I tried searching and couldn't find how to determine how to decide which bridge rectifier to use in a circuit (assuming you know load). is the only consideration that the rating exceed to voltage and current of the circuit or could it pose a problem if that rating were too high.

Specifically I am creating a set of power indicator LEDs for use with a prototype electronics test bed. I have three inputs that could be any combination of V+, and V-. I want to use 2 bridge rectifiers to correct the polarity to go through an LED and indicate power on either input 1&2, 2&3, or 1&3. My max voltage will be 15Vdc and my max current will be 20mA.

If I choose a rectifier with a high voltage and current rating will I end up dropping too much voltage across the series diodes to show a visible glow in the LED?

I have provided my circuit diagram cause it's a bit more clear.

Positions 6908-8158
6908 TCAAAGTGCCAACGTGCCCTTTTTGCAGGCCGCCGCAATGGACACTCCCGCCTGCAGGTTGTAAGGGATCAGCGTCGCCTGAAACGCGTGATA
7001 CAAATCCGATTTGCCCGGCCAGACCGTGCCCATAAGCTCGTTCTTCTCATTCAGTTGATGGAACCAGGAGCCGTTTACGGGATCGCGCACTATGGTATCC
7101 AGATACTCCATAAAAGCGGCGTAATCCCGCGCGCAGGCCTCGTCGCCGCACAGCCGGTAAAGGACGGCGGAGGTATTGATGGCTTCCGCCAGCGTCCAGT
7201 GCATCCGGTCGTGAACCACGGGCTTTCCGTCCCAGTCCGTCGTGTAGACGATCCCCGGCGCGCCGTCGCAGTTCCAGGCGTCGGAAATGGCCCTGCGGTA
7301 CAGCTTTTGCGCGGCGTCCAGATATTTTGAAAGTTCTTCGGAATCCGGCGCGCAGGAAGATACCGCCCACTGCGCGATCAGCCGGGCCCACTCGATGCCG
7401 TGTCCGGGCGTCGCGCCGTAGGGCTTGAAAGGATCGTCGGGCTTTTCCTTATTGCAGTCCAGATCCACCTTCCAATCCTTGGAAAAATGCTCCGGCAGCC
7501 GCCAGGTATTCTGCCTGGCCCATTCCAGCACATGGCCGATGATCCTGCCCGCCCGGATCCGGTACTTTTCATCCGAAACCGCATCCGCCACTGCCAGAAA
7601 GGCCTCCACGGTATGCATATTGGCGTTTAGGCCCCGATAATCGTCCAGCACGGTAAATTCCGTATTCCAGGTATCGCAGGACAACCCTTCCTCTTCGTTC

enter image description here


For long term reliability, it is standard to use components that are rated for twice the parameter that the component will see. For example, if the peak input voltage is 15 V, use a bridge rated for at least 30 V; 50 V is a common value. Current for a single LED isn't an issue, but if the load were 1 A, then try for diodes or a bridge rated for 2 A.

Usually using something even more overrated is not an electronic issue; if you have 200 V bridges getting dusty on a shelf, and they fit physically in the available space, use them. Yes the forward voltage Vf will be slightly larger, but at 20 mA the increase will be millivolts.


Key param for any rectifier is the Peak Repetitive Current, because 120 times a second the full wave bridge will experience surges into the capacitor just downstream.

  • \$\begingroup\$ That's irrelevant for a DC input. \$\endgroup\$ – pericynthion Oct 25 '17 at 6:51

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